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Summer epiphytic diatom communities from Terra Nova Bay and Cape Evans (Ross Sea, Antarctica) - A synthesis and final conclusions

Majewska, Roksana; Convey, Peter; De Stefano, Mario. 2016 Summer epiphytic diatom communities from Terra Nova Bay and Cape Evans (Ross Sea, Antarctica) - A synthesis and final conclusions. PLoS One, 11 (4), e0153254. 30, pp. 10.1371/journal.pone.0153254

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Abstract/Summary

Despite recent advances in polar marine biology and related fields, many aspects of the ecological interactions that are crucial for the functioning of Antarctic shallow water habitats remain poorly understood. Although epiphytic diatoms play an essential role in the Antarctic marine food web, basic information regarding their ecology, biodiversity and biogeography is largely unavailable. Here, we synthesise studies on Ross Sea epiphytic diatoms collected during 11 summer Antarctic expeditions between the years 1989/90 and 2011/12, presenting a full list of diatom taxa associated with three macroalgal species (Iridaea cordata, Phyllophora antarctica, and Plocamium cartilagineum) and their epiphytic sessile fauna. Diatom communities found during the three summer months at various depths and sampling stations differed significantly in terms of species composition, growth form structure and abundances. Densities ranged from 21 to >8000 cells mm-2, and were significantly higher on the surface of epiphytic micro-fauna than on any of the macroalgal species examined. Generally, host organisms characterized by higher morphological heterogeneity (sessile microfauna, ramified Plocamium) supported richer diatom communities than those with more uniform surfaces (Iridaea). Differences between epiphytic communities associated with different macroalgae were reflected better in species composition than in growth form structure. The latter changed significantly with season, which was related strongly to the changing ice conditions. A general trend towards an increasing number of erect forms in deeper waters and tube-dwelling diatoms in the shallowest sites (2–5 m) was also observed. This study explores further important and largely previously unknown aspects of relationships and interactions between Antarctic epiphytic diatoms and their micro- and macro-environments.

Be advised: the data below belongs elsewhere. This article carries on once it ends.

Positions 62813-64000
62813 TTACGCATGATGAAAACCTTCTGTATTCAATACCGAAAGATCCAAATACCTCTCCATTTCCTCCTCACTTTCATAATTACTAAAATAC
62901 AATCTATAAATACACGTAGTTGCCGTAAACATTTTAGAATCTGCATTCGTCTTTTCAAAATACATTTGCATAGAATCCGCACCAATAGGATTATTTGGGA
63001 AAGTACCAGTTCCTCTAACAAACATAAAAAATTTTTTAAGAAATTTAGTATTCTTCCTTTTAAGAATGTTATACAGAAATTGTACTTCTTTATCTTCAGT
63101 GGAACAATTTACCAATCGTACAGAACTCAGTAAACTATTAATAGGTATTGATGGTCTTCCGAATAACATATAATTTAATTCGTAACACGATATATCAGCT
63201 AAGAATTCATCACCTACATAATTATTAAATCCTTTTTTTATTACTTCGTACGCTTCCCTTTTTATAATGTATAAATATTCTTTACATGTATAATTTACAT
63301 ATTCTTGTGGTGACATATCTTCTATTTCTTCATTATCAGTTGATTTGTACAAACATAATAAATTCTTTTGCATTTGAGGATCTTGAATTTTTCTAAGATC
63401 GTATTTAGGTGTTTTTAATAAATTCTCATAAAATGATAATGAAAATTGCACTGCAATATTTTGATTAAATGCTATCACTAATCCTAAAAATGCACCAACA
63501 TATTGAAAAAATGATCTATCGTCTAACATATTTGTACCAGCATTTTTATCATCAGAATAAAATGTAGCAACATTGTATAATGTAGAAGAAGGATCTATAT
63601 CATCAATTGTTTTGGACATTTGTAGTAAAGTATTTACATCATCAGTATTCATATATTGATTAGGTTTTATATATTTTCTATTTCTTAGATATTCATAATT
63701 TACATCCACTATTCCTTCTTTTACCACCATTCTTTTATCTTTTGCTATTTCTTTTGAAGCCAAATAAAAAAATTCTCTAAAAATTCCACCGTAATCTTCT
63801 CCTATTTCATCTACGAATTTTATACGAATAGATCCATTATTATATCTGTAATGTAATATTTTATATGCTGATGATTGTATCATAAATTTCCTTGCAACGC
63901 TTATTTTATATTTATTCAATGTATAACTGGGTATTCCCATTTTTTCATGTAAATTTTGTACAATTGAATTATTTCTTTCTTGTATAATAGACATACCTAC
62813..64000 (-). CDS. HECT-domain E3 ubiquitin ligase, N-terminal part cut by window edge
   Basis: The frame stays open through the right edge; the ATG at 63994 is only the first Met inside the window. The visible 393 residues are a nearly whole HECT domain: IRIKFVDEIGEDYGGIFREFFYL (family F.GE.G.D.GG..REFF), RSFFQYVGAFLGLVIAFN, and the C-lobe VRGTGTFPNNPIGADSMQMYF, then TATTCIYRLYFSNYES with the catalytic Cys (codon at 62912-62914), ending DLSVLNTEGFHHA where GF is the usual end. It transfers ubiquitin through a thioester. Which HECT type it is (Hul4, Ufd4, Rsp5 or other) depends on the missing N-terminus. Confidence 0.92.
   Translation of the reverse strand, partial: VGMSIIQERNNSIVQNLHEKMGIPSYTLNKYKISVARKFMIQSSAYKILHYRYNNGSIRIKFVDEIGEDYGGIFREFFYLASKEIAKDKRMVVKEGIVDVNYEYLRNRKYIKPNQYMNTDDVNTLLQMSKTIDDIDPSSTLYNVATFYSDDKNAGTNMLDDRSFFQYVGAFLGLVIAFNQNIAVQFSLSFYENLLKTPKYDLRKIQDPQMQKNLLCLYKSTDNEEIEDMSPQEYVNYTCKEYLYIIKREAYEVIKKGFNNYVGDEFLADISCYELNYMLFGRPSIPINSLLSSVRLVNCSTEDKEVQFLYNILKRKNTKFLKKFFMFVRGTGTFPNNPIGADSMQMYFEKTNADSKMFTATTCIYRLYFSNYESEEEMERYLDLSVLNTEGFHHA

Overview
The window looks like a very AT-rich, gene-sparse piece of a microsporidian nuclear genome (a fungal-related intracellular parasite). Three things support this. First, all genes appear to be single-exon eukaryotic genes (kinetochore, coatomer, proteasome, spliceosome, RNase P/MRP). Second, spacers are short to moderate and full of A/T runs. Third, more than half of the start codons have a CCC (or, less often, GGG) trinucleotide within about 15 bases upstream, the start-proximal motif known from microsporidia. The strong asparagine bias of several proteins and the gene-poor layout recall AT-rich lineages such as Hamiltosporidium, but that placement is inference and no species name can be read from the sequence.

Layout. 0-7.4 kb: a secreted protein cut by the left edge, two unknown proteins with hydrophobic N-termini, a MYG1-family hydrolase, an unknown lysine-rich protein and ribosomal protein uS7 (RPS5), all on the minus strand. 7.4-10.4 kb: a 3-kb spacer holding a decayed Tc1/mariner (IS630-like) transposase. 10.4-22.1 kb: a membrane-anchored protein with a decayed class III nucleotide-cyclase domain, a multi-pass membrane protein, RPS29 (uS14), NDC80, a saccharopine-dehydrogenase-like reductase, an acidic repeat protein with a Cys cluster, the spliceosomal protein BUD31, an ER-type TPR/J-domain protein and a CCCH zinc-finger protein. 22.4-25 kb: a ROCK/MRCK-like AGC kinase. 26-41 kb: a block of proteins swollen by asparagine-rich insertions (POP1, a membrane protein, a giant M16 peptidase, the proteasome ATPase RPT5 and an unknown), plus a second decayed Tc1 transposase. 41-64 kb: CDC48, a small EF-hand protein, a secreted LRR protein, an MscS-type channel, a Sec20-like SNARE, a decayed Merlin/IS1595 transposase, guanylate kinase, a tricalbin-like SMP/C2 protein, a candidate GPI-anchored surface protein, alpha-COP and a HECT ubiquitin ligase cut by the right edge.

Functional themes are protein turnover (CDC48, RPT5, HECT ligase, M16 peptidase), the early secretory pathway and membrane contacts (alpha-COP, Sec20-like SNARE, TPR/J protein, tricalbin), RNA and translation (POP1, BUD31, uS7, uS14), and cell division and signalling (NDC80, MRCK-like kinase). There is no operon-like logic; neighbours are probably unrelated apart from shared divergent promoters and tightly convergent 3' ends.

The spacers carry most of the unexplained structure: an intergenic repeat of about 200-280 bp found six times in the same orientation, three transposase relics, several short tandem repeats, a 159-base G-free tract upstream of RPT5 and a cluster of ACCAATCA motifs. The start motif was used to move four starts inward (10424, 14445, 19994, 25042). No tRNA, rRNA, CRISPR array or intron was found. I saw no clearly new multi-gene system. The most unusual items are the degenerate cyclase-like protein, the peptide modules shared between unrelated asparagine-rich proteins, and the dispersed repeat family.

Item Type: Publication - Article
Digital Object Identifier (DOI): 10.1371/journal.pone.0153254
Programmes: BAS Programmes > BAS Programmes 2015 > Biodiversity, Evolution and Adaptation
Additional Keywords: diatoms, Antarctic,
Date made live: 03 May 2016 08:26 +0 (UTC)
URI: http://nora.nerc.ac.uk/id/eprint/511552

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